With so many myths about breast cancer out there, it can be tough to separate fact from fiction. Here’s the truth behind some myths you should know:
Myth: You can prevent breast cancer.
Sure, you can keep tabs on your risk factors and make healthy lifestyle decisions, like exercising and eating right. But, there is no foolproof way to prevent breast cancer. It often occurs by chance and can happen to anyone. About 60-70% of women with breast cancer have no known risk factors.
The good news? Early detection, followed by prompt treatment offers you the best chance to beat the disease. So stand up to breast cancer by staying on top of your breast health and making your girls a top priority.
Myth: If you don’t have breast cancer in your family, you won’t get it.
This is not true. About 80% of women diagnosed with breast cancer do not have a relative with breast cancer.
Of course, if your mom, sister, aunt or grandmother (don’t forget about the women on your dad’s side too) has had breast cancer, you have a higher risk of developing it compared to women who don’t have any family history. Having one first-degree relative with breast cancer can double your risk of getting the disease.
Myth: A monthly breast self-exam is the best way to diagnose breast cancer.
While many women have discovered cancerous lumps during a self-exam, most experts agree that a self-exam in combination with your annual gynecological exam and an annual mammogram—collectively—are the best ways to diagnose breast cancer. Breast self-exams are particularly helpful in your teens, 20s and 30s, before you begin annual mammograms.
Myth: Mammograms give off dangerous radiation.
The benefits of a mammogram far outweigh the risks. The radiation amount that you’re exposed to during a mammogram is minimal. Two low-dose X-rays are taken of each breast during the 20-30 minute procedure. Choosing a mammography facility that is accredited by the American College of Radiology (ACR) and the Federal Drug Administration (FDA) is the best option for your screening.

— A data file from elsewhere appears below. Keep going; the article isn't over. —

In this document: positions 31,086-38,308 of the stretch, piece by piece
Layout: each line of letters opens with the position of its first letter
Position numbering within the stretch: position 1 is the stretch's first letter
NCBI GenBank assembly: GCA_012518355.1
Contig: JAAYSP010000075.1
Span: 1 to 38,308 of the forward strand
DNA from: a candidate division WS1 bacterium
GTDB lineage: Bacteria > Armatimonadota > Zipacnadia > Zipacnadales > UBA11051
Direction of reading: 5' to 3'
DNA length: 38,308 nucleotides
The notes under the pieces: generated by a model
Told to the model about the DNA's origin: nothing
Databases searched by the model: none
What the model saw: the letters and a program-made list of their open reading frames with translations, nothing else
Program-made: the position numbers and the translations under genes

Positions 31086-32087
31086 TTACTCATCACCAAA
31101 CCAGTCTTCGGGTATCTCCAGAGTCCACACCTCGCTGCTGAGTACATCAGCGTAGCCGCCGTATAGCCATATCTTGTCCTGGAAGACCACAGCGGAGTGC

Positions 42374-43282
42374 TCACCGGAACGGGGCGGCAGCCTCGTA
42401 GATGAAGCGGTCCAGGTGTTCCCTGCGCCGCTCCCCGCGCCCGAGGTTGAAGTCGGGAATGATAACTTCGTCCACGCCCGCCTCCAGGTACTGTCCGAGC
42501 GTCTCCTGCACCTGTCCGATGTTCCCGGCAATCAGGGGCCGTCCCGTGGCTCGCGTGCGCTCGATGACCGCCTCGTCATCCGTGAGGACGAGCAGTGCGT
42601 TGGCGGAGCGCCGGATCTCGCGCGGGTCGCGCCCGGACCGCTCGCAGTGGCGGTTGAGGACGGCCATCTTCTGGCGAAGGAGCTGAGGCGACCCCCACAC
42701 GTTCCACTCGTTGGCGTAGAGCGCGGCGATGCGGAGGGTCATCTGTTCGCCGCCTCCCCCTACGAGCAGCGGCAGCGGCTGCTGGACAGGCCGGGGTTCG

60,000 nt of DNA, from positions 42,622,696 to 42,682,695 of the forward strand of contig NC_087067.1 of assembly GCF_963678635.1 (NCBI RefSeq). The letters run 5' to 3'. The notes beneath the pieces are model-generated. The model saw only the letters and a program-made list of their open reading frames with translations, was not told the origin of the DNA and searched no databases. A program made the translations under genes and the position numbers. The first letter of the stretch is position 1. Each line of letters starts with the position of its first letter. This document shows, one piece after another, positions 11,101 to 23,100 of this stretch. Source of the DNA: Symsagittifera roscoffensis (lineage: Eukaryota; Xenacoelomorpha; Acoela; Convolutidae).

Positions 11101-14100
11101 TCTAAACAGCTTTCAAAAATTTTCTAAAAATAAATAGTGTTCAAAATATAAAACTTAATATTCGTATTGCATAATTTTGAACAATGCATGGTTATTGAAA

Myth: If you find a lump in your breast, you must have breast cancer.
Finding a lump does not automatically mean you have breast cancer. In fact, about 85-90% of breast lumps are not cancerous. Still, you shouldn’t ignore it. If you find anything abnormal, report it to your physician as soon as possible.
Myth: Breast cancer always shows up as a lump.
Even though lumps are the most common sign of breast cancer, they are not the only sign. If you find a lump during a monthly beast self-exam, don’t ignore it. Let your physician know as soon as possible.
Myth: Wearing underwire bras, wearing a bra at night and using antiperspirant can cause breast cancer.
There is no scientific evidence or research to support these myths.
Myth: Women with breast implants cannot get mammograms.
This is not true. An experienced technician should have no problem performing a mammogram if you have implants. Be sure to let the mammography facility know that you have breast implants when you schedule your appointment, and remind them when you arrive for your test.
Myth: If you get breast cancer, you’re going to die.
Thanks to major advances in leading-edge medical technology, most women who are diagnosed with breast cancer do not die from it. Women with breast cancer are living longer today than they did decades ago. In fact, since 1991, breast cancer deaths have declined by 30%. Breast cancer is highly curable for women who are diagnosed early. That’s why being proactive by performing self-exams and living the healthiest lifestyle are so important.